Are you asking yourself, what does ELD mean? You’re not alone. This simple term is causing a lot of waves in the trucking world. In this post, we’ll explain the basics of ELDs and why they’re important. We think you’ll be pleasantly surprised when you learn the answer.
Less Hassle, More Money
Paper logbooks were long the bane of the transportation industry. Filling them out required precious time taken away from driving. Making serious errors was easy, especially when the driver was fatigued after a long haul. And we all know the stories of dispatchers who misused the old paper-based system to harass truckers.
An ELD (electronic logging device) frees hard-working people like you from all these hassles. It’s a simple, error-free product that performs the following tasks all on its own:
- Tracking a driver’s hours of service (HOS).
- Talking to your truck’s engine to ensure absolute accuracy.
- Creating a permanent record that will protect you from false accusations of negligence.
An ELD gives truckers like you a well-deserved helping hand while ensuring you’re never forced to violate regulations or endanger public safety. That, in turn, makes life better for everyone who uses our nation’s roads.
How Does an ELD Work?
An ELD is an electronic device that enables truck drivers to accurately record their driving hours. Furthermore, it documents their compliance with Hours of Service (HOS) regulations. The electronic logging device plugs into a port located under the dashboard. It syncs with the truck’s engine to record all driving activities throughout the day. This allows drivers to forgo the paper logs that were once a mainstay in the trucking industry. The ELD also tracks the total number of miles driven in each jurisdiction and state, to make it easier for trucking companies to calculate IFTA fuel tax reports. As per the ELD rule, ELDs are now a requirement for most commercial vehicles.
The ELD mandate put in place by the Federal Motor Carrier Safety Administration (FMCSA). It enforces the federal hours of service law, which dictates how many hours truck drivers can drive and when. According to ELD standards, drivers cannot drive for more than 11 hours during a 14-hour period. The ELD mandate is intended to help drivers more easily track their hours. Also, it prevents driver fatigue and making U.S. roadways safer. Many truck drivers have mixed feelings about the law. Some say the ELD mandate makes their jobs too inflexible and others say it makes their jobs more dangerous and stressful.
Understanding the ELD Mandate
The ELD mandate is a federal regulation requiring operators of commercial motor vehicles covered by the law to transition from traditional paper logbooks to electronic logging devices, or ELDs. The ELD mandate became law on February 16, 2016 and the compliance date for using an electronic logging device was December 18, 2017. The FMCSA, an agency within the Department of Transportation (DOT), gave trucking businesses using older Automatic On-Board Recording Devices (AOBRDs) until December 16, 2019 to get compliant with the ELD standards. As of December 2019, all covered commercial trucks are required to use an ELD in their vehicles to track driver hours.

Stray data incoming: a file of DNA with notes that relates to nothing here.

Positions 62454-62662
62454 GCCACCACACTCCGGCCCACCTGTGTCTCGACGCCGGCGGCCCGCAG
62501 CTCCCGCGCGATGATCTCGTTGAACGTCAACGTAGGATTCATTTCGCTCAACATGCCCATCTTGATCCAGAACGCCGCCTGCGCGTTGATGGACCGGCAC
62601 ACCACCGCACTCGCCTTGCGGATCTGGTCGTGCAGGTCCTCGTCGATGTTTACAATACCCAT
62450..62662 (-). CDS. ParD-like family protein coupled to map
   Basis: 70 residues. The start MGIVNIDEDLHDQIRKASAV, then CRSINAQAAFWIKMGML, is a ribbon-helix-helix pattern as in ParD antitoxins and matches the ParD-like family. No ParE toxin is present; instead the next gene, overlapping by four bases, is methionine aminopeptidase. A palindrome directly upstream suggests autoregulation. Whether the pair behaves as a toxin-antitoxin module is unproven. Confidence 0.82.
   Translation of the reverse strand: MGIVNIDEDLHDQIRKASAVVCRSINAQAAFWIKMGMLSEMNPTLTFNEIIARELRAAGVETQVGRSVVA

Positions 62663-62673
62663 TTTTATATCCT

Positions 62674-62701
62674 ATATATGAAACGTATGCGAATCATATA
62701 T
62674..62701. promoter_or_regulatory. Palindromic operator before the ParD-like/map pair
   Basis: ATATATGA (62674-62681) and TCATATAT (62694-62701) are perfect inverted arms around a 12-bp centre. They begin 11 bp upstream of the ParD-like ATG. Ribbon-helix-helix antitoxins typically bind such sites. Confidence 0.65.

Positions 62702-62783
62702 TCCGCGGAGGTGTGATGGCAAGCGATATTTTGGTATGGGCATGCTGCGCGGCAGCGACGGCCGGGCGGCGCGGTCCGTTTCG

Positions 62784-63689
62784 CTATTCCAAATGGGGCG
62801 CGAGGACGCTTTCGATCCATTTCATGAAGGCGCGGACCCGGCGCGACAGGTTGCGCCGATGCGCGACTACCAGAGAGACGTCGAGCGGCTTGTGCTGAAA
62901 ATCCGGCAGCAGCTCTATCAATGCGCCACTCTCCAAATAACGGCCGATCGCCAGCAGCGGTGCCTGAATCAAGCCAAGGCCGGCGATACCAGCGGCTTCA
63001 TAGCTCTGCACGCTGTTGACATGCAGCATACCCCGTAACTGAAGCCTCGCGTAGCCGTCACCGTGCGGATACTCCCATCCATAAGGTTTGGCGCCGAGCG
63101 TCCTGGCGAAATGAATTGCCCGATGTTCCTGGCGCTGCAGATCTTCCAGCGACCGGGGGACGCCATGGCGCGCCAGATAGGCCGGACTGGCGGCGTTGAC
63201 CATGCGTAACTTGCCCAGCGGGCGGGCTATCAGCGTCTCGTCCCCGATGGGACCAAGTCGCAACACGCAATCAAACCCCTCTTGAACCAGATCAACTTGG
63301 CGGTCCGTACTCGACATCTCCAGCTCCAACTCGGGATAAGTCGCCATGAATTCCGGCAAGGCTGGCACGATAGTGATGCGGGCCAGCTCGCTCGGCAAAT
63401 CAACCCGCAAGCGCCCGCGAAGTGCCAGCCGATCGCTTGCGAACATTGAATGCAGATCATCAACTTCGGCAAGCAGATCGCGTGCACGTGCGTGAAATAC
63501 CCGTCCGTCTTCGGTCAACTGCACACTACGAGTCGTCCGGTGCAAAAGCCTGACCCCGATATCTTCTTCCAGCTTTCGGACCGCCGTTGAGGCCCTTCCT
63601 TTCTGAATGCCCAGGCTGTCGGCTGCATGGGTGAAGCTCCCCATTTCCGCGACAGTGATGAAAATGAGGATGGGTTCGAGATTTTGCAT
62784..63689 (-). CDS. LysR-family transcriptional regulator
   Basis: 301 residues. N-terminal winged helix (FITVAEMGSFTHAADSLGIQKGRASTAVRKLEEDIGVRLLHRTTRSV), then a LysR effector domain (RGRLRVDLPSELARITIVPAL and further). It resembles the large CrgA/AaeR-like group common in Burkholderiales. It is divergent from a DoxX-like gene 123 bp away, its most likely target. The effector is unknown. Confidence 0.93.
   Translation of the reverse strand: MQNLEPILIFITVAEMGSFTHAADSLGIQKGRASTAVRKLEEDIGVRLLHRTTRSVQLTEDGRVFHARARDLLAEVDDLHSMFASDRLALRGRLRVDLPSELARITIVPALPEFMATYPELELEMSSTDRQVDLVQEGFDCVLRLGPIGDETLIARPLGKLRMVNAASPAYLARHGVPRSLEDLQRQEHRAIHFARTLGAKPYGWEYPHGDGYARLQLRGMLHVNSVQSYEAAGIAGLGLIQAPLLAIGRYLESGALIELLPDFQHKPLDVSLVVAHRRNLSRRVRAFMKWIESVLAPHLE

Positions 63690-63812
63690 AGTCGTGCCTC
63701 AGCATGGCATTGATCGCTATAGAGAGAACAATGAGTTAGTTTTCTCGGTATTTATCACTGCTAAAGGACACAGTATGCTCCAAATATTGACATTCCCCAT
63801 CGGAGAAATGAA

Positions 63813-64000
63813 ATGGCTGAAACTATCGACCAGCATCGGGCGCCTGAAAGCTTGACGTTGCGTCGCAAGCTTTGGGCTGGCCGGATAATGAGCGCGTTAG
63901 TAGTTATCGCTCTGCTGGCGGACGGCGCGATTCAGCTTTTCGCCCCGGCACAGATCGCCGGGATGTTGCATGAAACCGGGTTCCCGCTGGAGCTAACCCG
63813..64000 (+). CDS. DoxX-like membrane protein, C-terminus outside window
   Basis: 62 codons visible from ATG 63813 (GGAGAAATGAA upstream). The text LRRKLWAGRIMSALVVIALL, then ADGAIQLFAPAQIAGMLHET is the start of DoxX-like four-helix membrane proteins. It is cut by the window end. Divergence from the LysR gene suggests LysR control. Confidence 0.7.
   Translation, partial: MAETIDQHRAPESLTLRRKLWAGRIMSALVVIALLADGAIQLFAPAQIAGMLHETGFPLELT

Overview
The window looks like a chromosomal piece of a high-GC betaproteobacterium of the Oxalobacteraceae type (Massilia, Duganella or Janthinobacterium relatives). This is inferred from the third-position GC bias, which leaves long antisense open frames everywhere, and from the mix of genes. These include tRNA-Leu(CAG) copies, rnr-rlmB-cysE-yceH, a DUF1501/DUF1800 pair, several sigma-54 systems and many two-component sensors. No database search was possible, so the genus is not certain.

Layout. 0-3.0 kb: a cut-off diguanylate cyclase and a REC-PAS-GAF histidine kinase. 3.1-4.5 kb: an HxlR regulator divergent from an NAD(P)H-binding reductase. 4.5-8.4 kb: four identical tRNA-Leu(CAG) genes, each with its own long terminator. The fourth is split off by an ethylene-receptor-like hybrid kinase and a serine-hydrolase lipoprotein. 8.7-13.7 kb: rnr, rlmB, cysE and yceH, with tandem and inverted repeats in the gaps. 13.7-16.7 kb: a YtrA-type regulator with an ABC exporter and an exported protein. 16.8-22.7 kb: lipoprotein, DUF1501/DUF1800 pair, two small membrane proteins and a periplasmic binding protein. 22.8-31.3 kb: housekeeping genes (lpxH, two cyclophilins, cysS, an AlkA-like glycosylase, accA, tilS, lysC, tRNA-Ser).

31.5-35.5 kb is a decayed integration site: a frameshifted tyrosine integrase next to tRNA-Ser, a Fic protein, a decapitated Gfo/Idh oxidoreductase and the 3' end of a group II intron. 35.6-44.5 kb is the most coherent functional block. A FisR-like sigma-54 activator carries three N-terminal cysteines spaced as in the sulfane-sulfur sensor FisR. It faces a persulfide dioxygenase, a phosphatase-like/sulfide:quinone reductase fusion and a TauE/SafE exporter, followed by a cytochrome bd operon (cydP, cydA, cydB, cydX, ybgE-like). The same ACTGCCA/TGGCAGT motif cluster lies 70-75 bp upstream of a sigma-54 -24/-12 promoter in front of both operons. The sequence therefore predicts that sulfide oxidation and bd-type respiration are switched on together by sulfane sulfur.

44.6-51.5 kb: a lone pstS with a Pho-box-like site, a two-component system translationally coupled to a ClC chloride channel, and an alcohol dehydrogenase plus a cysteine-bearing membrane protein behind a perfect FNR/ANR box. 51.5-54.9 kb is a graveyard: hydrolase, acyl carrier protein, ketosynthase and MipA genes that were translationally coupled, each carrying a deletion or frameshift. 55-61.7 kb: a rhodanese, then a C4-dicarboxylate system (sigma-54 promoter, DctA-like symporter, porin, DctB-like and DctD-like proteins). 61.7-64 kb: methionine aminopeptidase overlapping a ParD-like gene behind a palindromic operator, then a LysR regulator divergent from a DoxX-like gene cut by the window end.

ELD Meaning for Drivers
Ensuring Hours of Service (HOS) compliance is the driving force behind the mandatory use of an ELD in commercial trucks. With ELDs in their vehicles, drivers are restricted to the maximum number of hours they are legally allowed to drive between rest periods. The purpose of the ELD mandate is to replace paper driver logs and AOBRDs with automated technology. Additionally, the technology electronically tracks driver hours, thereby ensuring accuracy. Traditional paper logbooks were notoriously inaccurate, either because drivers miscalculated their hours or because they were pressured by employers to manipulate them.
By replacing manual logbook entries with electronic ELD records, the federal government expects to reduce the risk of trucking accidents caused by driver fatigue. Sitting behind the wheel of a truck for hours at a time can be physically and mentally exhausting. Furthermore, studies have shown that driver fatigue is a major factor in accidents involving commercial trucks. Awareness of this problem resulted in a federal restriction on driver hours of service and ultimately led to the ELD requirement, which ensures that driving hours are not exceeded.
Let’s Set the Record Straight
Sometimes when people ask, what does ELD mean, they hear many rumors and wild claims. So, let’s clear the air by laying a few of these misconceptions to rest:
- An ELD doesn’t allow Uncle Sam to spy on you, nor does it enable dispatchers to harass truckers. To the contrary, it protects drivers by ensuring there is always an accurate record of your job performance that you can reference.
- ELD will not affect your fuel economy, and it will not cause mechanical problems with your rig. It simply doesn’t work that way.
- An ELD will not make your life more complicated or your job more stressful. If anything, it will enable you to make more money by freeing you from maintaining those old-fashioned paper logbooks that take up so much of your time.
So, now you know the answer to the question, what does ELD mean? While on the subject, we should mention that our TruckingOffice software can make every aspect of running your business easier, whether you have one truck or 1,000. Take it for a free 30-day test drive starting today.